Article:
The push is on [fire] prevention now. So the work we do in the community around us probably makes up about 80% of our time on-shift, but that’s not really seen.

What are the hardest moments you face?

We do see unpleasant scenes and fatalities – that is, without a doubt, the hardest part of the job.

Day-to-day, it’s odd but you almost want to have an incident of some sort – not where anyone’s hurt – but because that’s what you joined to do. I joined to be there in the moment and help people, whether that’s putting up a smoke alarm or helping shift flood water from someone’s house.

But when there are family members nearby and you need to support them during an incident – that is really challenging.

And for every hard moment, there are good ones.

Image source, Elsie Emery
Image caption,

Returning from a difficult incident the team are encouraged to talk about how they responded and what they saw

Coming back from a difficult incident, we’re always greeted within an hour by a ‘diffusing officer’. The truck from that incident [then] comes ‘off the run’.

The biscuits come out and we go around the room and talk about what we saw, if anything in particular stood out. It helps us to piece together what we did as a team and put it in neat, tidy piles in your brain before you go to sleep – reducing the impact of any post-traumatic shock disorder (PTSD) because of that discussion.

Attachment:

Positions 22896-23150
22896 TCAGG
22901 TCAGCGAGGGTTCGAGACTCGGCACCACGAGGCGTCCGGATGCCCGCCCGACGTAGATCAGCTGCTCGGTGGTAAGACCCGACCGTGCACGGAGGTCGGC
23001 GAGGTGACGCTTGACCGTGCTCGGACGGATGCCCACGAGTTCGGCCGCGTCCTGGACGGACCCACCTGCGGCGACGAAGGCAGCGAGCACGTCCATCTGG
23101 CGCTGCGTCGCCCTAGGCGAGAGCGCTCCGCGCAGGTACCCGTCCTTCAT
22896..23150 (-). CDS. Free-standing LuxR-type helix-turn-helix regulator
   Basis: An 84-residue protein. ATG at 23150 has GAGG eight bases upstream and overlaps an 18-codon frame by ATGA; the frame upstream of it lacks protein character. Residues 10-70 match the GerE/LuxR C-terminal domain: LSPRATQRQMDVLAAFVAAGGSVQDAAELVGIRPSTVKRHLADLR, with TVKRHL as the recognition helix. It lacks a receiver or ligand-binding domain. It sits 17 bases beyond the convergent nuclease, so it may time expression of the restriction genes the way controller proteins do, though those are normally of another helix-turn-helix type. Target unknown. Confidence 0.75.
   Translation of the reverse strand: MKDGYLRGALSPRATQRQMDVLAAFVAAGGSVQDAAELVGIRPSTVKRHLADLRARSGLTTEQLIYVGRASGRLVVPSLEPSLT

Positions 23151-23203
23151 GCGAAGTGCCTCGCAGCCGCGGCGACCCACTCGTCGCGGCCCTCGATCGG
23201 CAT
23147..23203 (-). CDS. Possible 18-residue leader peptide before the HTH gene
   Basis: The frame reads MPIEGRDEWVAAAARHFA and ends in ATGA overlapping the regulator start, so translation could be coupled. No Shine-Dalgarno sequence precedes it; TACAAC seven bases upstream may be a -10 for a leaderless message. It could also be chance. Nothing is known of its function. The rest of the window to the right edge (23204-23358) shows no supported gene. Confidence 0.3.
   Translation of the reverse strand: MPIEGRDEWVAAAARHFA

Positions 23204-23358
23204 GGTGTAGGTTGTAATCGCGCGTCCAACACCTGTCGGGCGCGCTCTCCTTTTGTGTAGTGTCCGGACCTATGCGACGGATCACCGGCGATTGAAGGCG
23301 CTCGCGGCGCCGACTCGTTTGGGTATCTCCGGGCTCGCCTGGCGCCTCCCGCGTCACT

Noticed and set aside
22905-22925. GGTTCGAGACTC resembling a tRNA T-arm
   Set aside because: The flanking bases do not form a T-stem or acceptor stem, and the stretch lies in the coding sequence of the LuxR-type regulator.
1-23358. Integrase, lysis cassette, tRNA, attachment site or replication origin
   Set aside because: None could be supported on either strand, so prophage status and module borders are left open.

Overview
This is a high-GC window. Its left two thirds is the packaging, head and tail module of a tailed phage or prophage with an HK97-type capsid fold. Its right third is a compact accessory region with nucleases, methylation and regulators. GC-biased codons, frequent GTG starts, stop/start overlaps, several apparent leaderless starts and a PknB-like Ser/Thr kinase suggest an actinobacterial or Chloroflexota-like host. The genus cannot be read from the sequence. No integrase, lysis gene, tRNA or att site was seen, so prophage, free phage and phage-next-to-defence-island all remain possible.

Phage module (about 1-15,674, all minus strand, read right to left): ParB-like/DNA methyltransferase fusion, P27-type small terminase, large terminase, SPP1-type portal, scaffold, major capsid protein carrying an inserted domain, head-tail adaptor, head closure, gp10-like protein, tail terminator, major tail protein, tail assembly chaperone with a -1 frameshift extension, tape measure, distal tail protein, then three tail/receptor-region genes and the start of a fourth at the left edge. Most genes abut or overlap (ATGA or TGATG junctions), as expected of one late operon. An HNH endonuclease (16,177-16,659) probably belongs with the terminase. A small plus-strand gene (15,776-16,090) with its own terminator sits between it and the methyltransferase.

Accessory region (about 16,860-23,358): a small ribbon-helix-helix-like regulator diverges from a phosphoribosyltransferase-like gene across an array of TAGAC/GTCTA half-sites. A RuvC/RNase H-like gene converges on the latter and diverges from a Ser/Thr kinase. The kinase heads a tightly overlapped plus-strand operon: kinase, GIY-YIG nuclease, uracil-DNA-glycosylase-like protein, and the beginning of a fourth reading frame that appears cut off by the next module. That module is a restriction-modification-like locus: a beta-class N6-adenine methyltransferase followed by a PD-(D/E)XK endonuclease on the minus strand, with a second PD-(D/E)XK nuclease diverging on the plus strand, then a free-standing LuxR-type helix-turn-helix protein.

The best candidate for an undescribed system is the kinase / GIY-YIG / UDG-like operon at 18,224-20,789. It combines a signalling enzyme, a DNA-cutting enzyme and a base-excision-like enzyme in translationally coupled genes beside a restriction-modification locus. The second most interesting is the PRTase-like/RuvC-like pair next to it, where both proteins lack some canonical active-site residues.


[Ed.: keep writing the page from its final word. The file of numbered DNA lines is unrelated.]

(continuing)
We go through a lot together, so we have a really strong bond. And now if I move house I’ve got five blokes to help.

What would you change about the job?

The only thing I might say would be the training. [I’d like to have] more adaptability to train at different venues.

I think that’s important because we can do as many drills as we like in the back yard, but having the chance to train in different conditions would be beneficial.

But in the job itself? Absolutely nothing. The team are basically my second family.

Image source, Elsie Emery
Image caption,

Firefighter Elsie Emery with her team

We’re kept busy and all the jobs we’re given are satisfying. We’re constantly on training courses, always learning about things like blue light training, abseiling off a building or floating down the River Dart.

I can’t even say I think we need more time off, because we get four days off a week!

Any unexpected quirks?

Usually the weirdest stories come from people getting stuck in things.

We get called out to a lot of children getting stuck in babies’ swings. They might brag to a friend saying they can still fit in there, and we then get called in to cut them out.

There have been a few stories about bath plug holes too… but I’ll leave that to the imagination!

This interview has been condensed for clarity.